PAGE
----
On June 11, DNL asserted that HUD will not require Intown to change locks on HUD properties as required by the RFP. HUD reported to our Office that it intends to enforce the contract provisions regarding lock changes. HUD pointed out that RFP amendment No. 003, issued December 30, 1992, notified offerors that HUD would attempt to get all mortgagees to change their locks to accept the HUD master key, thereby eliminating the necessity for one lock change.
To the extent that DNL is protesting that the RFP lock change provisions were unclear, the protest is untimely because it was filed after the April 9 closing date for receipt of BAFOs. 4 C.F.R. Sec. 21.2(a)(1). Given that amendment No. 003 put all offerors on notice that one lock change might be eliminated if HUD was successful in getting mortgagees to change the locks to accept HUD's master key, it is clear that HUD did not solicit offers based on a firm RFP requirement that HUD had no intention of enforcing after award. As HUD intends to enforce this contract provision according to circumstances arising after contract award, the protest is denied on this point. See Color Dynamics, Inc., B-250398, Jan. 22, 1993, 93-1 CPD Para. 56.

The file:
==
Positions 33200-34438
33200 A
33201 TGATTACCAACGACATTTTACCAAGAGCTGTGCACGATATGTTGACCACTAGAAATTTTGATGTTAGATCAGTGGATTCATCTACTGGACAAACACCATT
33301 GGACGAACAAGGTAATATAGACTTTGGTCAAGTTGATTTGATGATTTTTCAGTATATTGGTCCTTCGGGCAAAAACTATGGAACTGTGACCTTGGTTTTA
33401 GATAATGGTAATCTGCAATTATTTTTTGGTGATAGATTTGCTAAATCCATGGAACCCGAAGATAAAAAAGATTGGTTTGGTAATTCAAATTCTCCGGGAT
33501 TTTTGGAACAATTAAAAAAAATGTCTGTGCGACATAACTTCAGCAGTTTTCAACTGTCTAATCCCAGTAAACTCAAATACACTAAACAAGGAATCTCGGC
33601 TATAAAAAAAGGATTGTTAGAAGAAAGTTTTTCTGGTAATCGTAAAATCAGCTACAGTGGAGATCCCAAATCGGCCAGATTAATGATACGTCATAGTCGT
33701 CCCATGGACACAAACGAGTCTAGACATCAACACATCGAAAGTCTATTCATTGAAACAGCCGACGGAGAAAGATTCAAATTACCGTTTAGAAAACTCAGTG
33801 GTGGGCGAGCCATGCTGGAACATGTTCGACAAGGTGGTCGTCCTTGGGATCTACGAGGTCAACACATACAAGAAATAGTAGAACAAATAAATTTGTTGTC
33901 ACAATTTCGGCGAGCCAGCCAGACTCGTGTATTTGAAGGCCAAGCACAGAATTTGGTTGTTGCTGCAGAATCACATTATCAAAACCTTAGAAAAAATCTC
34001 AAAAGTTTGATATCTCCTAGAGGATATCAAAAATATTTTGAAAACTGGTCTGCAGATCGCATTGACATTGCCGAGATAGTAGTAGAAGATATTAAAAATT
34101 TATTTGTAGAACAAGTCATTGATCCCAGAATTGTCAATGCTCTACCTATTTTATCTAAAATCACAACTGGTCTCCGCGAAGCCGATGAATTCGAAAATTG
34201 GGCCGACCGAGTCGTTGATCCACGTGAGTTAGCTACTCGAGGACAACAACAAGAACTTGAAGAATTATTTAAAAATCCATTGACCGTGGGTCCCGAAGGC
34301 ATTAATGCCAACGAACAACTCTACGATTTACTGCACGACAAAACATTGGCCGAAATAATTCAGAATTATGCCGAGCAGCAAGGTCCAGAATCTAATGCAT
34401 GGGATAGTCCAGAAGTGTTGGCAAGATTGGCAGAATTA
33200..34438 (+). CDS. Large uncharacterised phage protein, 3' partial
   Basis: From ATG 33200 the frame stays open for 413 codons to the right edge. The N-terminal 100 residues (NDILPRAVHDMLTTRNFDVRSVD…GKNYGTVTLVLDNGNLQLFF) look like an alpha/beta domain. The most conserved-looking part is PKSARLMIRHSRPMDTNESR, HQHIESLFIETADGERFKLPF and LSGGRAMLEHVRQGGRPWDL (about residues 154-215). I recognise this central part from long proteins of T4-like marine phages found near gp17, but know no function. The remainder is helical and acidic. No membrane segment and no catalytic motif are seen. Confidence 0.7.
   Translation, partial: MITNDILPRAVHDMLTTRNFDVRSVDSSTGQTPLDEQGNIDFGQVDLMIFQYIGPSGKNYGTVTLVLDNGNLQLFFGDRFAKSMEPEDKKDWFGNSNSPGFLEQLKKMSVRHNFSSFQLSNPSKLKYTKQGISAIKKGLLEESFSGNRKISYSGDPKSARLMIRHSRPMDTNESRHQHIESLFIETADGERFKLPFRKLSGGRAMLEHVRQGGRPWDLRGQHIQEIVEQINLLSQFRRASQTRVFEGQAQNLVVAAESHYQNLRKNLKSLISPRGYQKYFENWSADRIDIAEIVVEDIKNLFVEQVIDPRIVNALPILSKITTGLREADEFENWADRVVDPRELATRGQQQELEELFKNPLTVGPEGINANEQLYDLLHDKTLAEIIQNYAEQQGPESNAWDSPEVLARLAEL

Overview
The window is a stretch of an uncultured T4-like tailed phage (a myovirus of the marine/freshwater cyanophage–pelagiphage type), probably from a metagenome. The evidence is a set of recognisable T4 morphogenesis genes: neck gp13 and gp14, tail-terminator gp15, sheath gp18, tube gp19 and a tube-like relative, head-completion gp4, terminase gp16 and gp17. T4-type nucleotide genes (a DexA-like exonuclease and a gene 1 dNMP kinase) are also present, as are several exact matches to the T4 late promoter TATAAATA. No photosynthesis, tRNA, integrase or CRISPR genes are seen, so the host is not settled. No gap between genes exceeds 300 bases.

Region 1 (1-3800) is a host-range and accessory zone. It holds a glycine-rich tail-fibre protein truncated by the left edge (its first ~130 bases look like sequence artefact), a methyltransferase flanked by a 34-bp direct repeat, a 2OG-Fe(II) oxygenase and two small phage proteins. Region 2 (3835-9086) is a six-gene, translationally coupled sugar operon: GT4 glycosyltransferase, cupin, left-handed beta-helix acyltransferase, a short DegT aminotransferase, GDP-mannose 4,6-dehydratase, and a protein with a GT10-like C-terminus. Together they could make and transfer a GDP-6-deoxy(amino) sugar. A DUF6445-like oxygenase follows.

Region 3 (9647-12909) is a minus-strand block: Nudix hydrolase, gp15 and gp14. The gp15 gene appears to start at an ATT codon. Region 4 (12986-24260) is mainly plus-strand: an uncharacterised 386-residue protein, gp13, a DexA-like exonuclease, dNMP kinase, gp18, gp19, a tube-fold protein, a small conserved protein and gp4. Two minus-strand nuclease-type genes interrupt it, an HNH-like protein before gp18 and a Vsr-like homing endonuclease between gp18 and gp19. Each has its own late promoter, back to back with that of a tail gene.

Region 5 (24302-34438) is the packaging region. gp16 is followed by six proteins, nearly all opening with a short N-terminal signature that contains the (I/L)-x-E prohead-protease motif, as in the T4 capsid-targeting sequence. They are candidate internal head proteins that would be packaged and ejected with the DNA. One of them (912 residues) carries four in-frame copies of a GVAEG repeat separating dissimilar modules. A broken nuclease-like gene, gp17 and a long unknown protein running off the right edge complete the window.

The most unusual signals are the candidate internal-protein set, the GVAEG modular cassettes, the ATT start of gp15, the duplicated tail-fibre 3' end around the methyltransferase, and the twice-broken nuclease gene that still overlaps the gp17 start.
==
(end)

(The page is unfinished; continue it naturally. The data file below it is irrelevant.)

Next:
By letter of today to the Secretary of HUD, we are recommending that the agency reevaluate the BAFOs in accord with the RFP's evaluation criteria and properly document the evaluation with contemporaneous narrative explanations from each evaluator describing the strengths, weaknesses, and risks associated with each BAFO. After doing so, if Intown's proposal is no longer considered to represent the best value to the government, the agency should terminate Intown's contract for the convenience of the government and award the contract to the offeror whose proposal does represent the best value.
Crawford and Pearl are entitled to recover the costs of filing and pursuing their protests, including reasonable attorneys' fees. 4 C.F.R. Sec. 21.6(d)(1). In accordance with 4 C.F.R. Sec. 21.6(f)(1), a certified claim for such costs, detailing the time expended and costs incurred, should be submitted directly to the contracting agency within 60 days after receipt of this decision.
The protests of Crawford and Pearl are sustained; DNL's protest is dismissed.
* The decision issued October 12, 1993, contained proprietary information and was subject to a General Accounting Office protective order. This version of the decision has been redacted. Deletions in text are indicated by "[deleted]."
1. One offer was withdrawn before the closing date.
2. HUD did not submit all of the evaluation documents with its initial protest report. We contacted HUD on several occasions and requested the agency to submit unredacted copies of all evaluation documents including, but not limited to, individual evaluators' scoresheets, narratives, notes, memorandums, and consensus reports supporting evaluation of both initial proposals and BAFOs. HUD complied and assured our Office that no other evaluation documents exist.